Many people in the medical community seem to be dismissing food intolerances because they are not life-threatening, but they can cause many undesirable effects in the body. These can range from fatigue to abdominal bloating and/or gas, constipation or diarrhea, headaches, trouble sleeping, inflammatory skin issues such as acne, eczema or rashes, brain fog and/or trouble concentrating, or even joint pain. The difficult part at identifying food sensitivities or intolerances is that the reaction could be delayed by a day or two, making it harder to correlate what you ate or did to how you feel.
Now that you know that a healthy gut provides you with more than just a nice poop, it’s time to learn about some healing pathways. If you suspect you are suffering from gut dysbiosis, I highly recommend to start by changing the habits you know are detrimental to your health (drinking, lack of sleep or exercise, stress, etc.). Then, you may continue your healing by eliminating the foods that are unhealthy in your diet (processed foods, alcohol, refined sugars and oils, pesticides, etc.) or the ones you are suspecting to have a negative impact on your health. Remember to give your body enough time to heal. Sometimes it takes weeks to start seeing and feeling changes, so be patient with your incredible body!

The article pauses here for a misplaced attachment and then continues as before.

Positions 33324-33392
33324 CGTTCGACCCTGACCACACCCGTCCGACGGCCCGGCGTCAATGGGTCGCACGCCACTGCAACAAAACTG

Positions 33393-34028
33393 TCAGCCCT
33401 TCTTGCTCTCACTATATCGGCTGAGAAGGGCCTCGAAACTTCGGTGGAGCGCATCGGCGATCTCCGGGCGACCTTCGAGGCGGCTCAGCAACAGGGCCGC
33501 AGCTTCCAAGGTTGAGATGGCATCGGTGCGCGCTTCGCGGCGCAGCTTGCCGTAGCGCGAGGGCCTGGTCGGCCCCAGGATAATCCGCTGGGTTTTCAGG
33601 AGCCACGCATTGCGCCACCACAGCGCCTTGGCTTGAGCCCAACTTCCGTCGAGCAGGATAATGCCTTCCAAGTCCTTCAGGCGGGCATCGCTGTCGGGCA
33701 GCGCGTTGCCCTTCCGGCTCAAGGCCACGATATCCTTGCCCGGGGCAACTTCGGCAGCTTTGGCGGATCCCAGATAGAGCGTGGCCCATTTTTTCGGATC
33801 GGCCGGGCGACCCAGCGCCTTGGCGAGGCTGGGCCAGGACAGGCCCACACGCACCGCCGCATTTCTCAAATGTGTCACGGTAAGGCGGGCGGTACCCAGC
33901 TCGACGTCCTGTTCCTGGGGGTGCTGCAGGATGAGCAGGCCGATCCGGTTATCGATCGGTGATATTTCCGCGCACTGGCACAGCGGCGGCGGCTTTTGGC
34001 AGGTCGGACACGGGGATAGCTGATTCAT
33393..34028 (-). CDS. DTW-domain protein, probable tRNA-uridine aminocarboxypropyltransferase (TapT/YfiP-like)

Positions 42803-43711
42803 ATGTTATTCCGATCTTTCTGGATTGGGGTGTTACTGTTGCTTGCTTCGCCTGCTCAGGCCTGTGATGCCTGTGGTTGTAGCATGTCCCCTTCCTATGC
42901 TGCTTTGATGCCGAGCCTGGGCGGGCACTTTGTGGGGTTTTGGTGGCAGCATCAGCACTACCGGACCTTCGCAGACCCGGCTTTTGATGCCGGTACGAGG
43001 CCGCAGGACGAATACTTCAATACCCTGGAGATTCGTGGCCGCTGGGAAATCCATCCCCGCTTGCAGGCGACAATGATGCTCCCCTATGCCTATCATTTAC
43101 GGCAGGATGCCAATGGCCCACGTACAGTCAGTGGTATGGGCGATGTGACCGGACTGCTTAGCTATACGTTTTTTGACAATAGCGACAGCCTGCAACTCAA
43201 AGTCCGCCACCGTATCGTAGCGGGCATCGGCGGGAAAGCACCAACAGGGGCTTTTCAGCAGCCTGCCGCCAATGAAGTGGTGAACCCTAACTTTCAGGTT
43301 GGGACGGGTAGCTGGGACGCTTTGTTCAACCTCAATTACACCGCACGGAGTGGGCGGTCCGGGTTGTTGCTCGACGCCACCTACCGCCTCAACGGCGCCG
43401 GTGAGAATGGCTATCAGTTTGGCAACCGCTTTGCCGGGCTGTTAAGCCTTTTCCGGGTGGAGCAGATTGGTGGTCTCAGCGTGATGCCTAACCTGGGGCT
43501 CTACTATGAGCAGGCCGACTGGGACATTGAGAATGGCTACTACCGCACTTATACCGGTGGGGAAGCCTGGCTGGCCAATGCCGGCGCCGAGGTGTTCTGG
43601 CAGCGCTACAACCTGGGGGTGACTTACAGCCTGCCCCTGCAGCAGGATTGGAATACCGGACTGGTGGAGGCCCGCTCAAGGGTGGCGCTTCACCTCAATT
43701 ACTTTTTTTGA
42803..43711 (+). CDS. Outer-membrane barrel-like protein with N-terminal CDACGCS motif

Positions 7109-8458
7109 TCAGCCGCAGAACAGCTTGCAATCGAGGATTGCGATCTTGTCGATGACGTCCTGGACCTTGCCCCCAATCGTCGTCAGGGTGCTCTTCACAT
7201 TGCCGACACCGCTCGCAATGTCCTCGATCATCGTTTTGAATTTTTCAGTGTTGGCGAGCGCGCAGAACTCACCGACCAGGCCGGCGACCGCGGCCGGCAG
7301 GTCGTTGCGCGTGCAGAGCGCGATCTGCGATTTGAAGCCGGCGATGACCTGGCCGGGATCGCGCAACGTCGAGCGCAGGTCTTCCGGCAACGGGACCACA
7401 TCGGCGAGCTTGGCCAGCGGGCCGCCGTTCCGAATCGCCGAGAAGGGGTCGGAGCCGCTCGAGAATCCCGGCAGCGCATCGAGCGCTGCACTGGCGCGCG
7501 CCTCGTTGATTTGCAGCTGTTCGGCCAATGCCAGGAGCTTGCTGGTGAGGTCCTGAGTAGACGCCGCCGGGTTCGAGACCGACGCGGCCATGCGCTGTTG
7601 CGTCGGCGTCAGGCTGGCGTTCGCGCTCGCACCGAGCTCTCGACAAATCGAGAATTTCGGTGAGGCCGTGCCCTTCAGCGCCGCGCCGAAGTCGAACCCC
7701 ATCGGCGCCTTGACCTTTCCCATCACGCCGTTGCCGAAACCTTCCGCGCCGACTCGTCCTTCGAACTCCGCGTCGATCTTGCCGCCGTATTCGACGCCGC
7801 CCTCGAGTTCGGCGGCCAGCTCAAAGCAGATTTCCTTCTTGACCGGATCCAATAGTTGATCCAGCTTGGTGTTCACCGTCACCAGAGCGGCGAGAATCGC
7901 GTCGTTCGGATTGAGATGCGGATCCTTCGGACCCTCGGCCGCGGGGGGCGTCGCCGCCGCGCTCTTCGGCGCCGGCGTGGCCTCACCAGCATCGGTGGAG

Some foods that are beneficial for the proliferation of those healthy gut microbes include resistant starches (green banana flour, plantains, potato starch, cooked and cooled white rice), prebiotics (onions, garlic, dandelion greens, chicory root, Jerusalem artichokes, asparagus, bananas, apples), and probiotics (fermented foods such as sauerkraut, kimchi, kefir, yogurt, tempeh, miso, or a high quality capsule.
Adding collagen peptides or gelatin to your diet (check out my berry gummies and marshmallow recipes), and/or drinking grass fed/pastured bone broth daily will provide your body with healing collagen, while your body gets extra minerals for repair. You can also take digestive enzymes with your meals if you are going to eat something you think you might be reacting to. I recommend to be careful with combining starches and proteins, as well as fruit and fats. A microbiome and inflammation support supplement may also be needed for your body to heal more profoundly, and you may also want to talk to your integrative doctor or naturopath to start taking L-glutamine and N-acetyl glucosamine supplementation for deeper gut lining repair.
If you’re not ready for any of this, are only experiencing mild bloating or are simply choosing to treat the symptoms at this point in time, making sure to eat in a calm environment, to chew fully, and not eat during emotional times is a good place to start. You can also rub a magnesium-rich oil or essential oil blend on your abdomen, or take a warm bath or sauna if you’re experiencing digestive discomfort. Don’t forget to get enough restful sleep, reduce stress and have a positive outlook on life to help lower inflammation levels in your whole body.
If these changes don’t seem to cut it just yet, you can do a blood test such as this one or try an Elimination Diet on your own if you lack the finances to do testing.
Remember that having a strong, diverse and balanced microbiome is one of the main keys to overall health. I don’t know about you, but I’m very interested in making those healthy gut microbes my friends!